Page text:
SANTA ANA, Calif. (AP) -- Corinthian Colleges Inc.'s shares soared Wednesday after the education company reported that it moved to a profit for its fiscal first quarter, beating market expectations.
The company, based in Santa Ana, Calif., operates Everest, Heald and WyoTech colleges and offers online degrees. It said that it beat its own expectations for profit, revenue and new student enrollments in the July-September quarter, and has plans to bolster growth.
Corinthian warned investors in August that it expects a number of challenges for this fiscal year, most notably a loss of federal funding for students who didn't graduate from high school. The company has responded by reducing tuition for some programs, working with lenders to provide funding at reduced interest rates and adding other programs to help students get the equivalent of a high school diploma.
Investors welcomed the better-than-expected results as Corinthian, and the entire for-profit industry, has been struggling for some time. The companies have faced increased scrutiny and stricter regulation that followed a surge in enrollment during the recession.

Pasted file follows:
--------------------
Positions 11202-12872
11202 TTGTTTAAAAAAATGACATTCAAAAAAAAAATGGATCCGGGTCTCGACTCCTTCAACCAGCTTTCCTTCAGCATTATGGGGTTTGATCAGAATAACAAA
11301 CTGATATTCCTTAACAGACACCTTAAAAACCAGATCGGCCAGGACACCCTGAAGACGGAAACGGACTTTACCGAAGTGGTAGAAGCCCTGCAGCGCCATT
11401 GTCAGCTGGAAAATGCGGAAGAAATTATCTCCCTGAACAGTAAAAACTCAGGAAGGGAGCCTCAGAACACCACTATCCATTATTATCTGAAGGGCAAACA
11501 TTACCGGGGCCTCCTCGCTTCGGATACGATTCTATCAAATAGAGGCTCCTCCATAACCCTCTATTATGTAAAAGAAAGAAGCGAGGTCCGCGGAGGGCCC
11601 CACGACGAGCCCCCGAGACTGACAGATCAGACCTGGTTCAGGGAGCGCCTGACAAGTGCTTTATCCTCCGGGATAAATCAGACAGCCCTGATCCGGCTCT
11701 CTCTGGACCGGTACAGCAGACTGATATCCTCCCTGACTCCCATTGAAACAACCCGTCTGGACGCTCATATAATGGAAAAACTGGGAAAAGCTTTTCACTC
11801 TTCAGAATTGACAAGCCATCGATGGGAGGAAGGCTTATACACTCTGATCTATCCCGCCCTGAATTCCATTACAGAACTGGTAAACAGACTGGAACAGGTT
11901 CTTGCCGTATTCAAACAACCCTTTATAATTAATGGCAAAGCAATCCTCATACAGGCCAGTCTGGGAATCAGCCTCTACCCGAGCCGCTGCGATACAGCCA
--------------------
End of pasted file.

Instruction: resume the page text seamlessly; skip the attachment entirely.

Corinthian said Wednesday that it earned $1.6 million, or 2 cents per share, for the period that ended Sept. 30. That's compared with a loss of $9.6 million, or 11 cents per share, in the same quarter last year.
Excluding costs for severance and other one-time items, profit came to 6 cents per share in the most recent quarter. Revenue increased 3 percent to $408.6 million from $398.2 million. Analysts polled by FactSet were expecting the company to earn 4 cents per share on revenue of $398.9 million.
Corinthian said that its total student population increased 1 percent to about 92,000 by the end of the quarter, while new student enrollments rose 3.5 percent to nearly 31,500.
While the company said it is pursuing a number of means to make up for its loss of students without high school degrees, it expects student enrollment to be flat during the current quarter, which ends in December. The company stopped enrolling students with high school diplomas or a GED on July 1 after it lost federal student aid funding for the program.
The company expects to earn 5 to 7 cents per share on an adjusted basis for that period on revenue of $402 million to $417 million. Analysts expect profit of 6 cents per share on $401.1 million in revenue.
Shares of the company increased 22 cents, or 9 percent, to $2.66 in late afternoon trading.